In metropolitan Phoenix, two-thirds of all residential mortgages are underwater. Of these, some 200,000 are 50% larger than the current market value of the properties. Many homeowners have come to doubt whether they’ll ever retrieve their lost equity.
In this city of 4 million, the 14th largest in the United States, the median home price is down 53% since the bubble peaked in 2006 to just over $120,000. Only smaller cities such as Las Vegas and Orlando have witnessed equally catastrophic drops.
Paul Hickman, the head of the Arizona Bankers Association, says for Arizona the current recession is worse than the Great Depression of the 1930s. “Then,” he told Cronkite News of Arizona State University, “our economy was young and we were just barely a state.” Now, he says, Arizona is suffering because it became excessively dependent on a “one-dimensional housing economy.”
Phoenix is no stranger to booms and busts. Home prices here fell in the late 1980s after the savings-and-loan debacle brought down several local developers, including the notorious Charles Keating of Keating Five fame. Now 88, Keating lives quietly in Phoenix, having served a 4½-year prison term for fraud after his Lincoln Savings and Loan collapsed in 1989.
The scope and severity of the current crisis easily eclipses that of the ’80s and ’90s. Phoenix’s population is now 45% larger and, as new suburbs encroached ever farther into the desert, residents have been squeezed by long commutes and the sharp run up in gas prices. Housing economist and retired ASU professor Jay Butler says of the current downturn, “nobody thought it could get this bad.” He foresees no significant recovery for two more years.
Some local realtors dispute that pessimistic assessment. They point to strong existing home sales in June, up 22% according to the National Association of Realtors. It was the second consecutive month of strong sales, with the June figure the strongest recorded since December 2006.
But while sales may be up, prices are not. The NAR report says the median price of a home sold in the Phoenix area in June was down 13% from the same month in 2010. Realtor Robert Holt expects prices to remain weak because distressed properties are accounting for 64% of sales. With Phoenix having an inventory of over 120,000 empty or foreclosed homes, Holt expects “a tidal wave of foreclosures” will soon hit the market. He says with “overall mortgage delinquencies double and foreclosures eight times higher than historical norms, there is not going to be any easy or quick fix to the housing crisis.”
Laurie Goodman, the respected mortgage market analyst at Amherst Securities, sees a similar problem nationally. Alarmed at what she believes is a 30-month supply of distressed properties overhanging the market, she told an American Enterprise Institute conference recently, “we’re not making enough progress in liquidating bad loans.”
Saying that only 30% of troubled loans have been resolved, she predicts that over the next six years as many as one out of every five mortgage holders in the country could lose their homes. With the number of distressed properties coming to market not keeping pace with a mounting inventory of troubled mortgages, and prospective buyers finding it hard to get credit, Goodman says the normal supply/demand function in housing is broken.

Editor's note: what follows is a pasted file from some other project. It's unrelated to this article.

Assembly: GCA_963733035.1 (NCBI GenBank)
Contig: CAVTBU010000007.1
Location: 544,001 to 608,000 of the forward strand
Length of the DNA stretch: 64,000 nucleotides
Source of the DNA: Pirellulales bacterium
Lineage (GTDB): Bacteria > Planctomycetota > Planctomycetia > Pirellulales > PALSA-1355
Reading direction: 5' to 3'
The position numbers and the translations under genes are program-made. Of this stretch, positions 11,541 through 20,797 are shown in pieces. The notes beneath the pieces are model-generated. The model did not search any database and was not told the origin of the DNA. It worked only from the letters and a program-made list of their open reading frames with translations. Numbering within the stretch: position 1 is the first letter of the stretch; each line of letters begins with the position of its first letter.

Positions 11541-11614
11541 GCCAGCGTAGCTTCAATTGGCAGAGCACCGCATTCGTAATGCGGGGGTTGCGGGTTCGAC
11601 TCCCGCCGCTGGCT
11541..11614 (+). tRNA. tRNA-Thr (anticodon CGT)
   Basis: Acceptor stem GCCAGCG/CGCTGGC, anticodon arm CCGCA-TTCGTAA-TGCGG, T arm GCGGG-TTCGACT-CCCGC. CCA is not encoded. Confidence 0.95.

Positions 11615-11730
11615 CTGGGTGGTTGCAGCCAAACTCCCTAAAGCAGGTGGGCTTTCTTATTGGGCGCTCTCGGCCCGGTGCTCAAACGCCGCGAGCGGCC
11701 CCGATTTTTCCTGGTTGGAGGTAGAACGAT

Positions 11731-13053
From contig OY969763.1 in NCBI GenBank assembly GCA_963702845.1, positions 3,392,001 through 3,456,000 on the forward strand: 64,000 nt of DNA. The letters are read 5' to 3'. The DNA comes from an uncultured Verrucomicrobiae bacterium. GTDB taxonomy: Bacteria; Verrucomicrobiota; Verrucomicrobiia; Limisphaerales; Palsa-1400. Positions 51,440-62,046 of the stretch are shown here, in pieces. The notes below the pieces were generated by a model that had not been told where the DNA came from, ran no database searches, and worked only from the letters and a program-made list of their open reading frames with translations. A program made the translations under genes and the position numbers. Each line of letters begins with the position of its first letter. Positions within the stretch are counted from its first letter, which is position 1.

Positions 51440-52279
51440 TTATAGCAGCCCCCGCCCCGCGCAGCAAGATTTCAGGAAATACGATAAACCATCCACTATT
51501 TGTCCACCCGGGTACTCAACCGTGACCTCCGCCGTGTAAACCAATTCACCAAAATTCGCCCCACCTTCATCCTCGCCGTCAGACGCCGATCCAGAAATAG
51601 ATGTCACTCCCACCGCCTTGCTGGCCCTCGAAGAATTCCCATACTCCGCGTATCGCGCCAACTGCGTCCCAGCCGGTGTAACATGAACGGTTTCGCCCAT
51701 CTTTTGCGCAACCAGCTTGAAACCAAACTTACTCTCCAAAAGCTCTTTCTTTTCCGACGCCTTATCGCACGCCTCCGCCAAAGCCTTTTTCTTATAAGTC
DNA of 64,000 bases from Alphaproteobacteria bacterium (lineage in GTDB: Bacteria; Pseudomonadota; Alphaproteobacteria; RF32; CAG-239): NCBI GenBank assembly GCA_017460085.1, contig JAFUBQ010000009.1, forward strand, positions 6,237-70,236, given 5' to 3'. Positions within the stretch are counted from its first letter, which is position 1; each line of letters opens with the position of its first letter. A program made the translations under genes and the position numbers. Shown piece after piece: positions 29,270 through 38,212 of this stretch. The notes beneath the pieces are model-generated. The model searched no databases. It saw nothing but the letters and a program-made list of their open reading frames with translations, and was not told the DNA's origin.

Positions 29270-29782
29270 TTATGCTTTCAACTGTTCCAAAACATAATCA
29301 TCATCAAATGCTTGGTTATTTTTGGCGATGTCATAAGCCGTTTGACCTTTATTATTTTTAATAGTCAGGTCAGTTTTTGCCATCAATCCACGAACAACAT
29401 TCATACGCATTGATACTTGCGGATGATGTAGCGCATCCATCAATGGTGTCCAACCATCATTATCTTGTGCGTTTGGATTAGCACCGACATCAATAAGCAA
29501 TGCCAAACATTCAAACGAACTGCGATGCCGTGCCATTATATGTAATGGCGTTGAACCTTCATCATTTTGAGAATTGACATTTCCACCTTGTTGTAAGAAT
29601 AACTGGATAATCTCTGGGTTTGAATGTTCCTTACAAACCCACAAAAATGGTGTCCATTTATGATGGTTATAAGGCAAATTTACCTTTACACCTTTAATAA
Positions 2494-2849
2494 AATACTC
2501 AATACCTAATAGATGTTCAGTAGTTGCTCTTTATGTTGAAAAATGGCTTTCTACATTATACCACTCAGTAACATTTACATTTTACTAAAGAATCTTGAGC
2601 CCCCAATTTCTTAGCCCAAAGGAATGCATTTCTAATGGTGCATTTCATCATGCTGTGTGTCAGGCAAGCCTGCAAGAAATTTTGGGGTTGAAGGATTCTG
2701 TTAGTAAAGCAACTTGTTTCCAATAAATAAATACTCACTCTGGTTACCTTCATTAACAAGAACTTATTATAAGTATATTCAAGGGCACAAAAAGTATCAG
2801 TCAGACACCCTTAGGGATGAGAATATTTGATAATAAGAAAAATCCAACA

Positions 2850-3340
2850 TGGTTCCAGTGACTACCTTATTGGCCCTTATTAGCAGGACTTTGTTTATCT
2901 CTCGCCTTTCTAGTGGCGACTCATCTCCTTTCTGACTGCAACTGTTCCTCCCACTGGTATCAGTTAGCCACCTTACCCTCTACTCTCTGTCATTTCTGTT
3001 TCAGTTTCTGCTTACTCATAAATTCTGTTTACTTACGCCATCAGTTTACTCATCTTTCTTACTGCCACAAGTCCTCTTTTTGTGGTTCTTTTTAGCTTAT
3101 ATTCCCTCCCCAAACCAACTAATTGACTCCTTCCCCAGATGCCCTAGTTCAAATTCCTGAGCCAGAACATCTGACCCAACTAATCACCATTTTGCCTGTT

The result, she argues, is a likely boom in rental housing as strategic defaulters and evictees gravitate to cheaper rental homes. “Rental rates are rising,” she says, “because renting is the only way to absorb the overhang.”
In Phoenix, that is already happening. As home prices declined over the past year, rental rates rose 9%. Nearly half of the distressed homes sold over the past year have been turned into rentals. Michael Trailor, the director of the Arizona Housing Department, says “the shift from home ownership to rentals in the Valley will continue as home ownership shrinks more.”
Ironically perhaps, the shift to rentals is occurring while home affordability has improved. With home prices way down and mortgage interest rates very low, this is the best time in at least 20 years to buy. In Phoenix prices have slid back to the levels that prevailed in 1998 or 2000.
Adam Stankus, a hotel manager in Tempe, and his schoolteacher wife are in the enviable position of being prospective buyers in a buyers’ market. They hope to purchase the home they currently rent in the suburb of Buckeye for under $50,000. Lucky to have savings equal to a 20% down payment, Stankus believes their monthly mortgage payment will be well below their $800 monthly rent.
The unexpectedly severe downturn over the last five years shows that nobody really knows the future direction of the housing market. Gary Shilling, a respected forecaster, is predicting that prices could fall another 20% nationally, on top of the 30% decline that has already occurred. Mark Zandi, meanwhile, of Moody’s Analytics believes we’re already bumping along the bottom and that prices could begin to recover next year.
Robert Holt, the north Phoenix realtor, argues persuasively that there won’t be a price upturn in his market until the ingredients for a recovery are in place. These, he says, include population growth and an increase in jobs. Currently, that isn’t happening. The local unemployment rate is stuck at around 8%. While below the national average, only 4,900 jobs were added in the past year. Given all that, ASU professor Butler says the “housing recovery in Phoenix is likely to improve at only a glacial pace.
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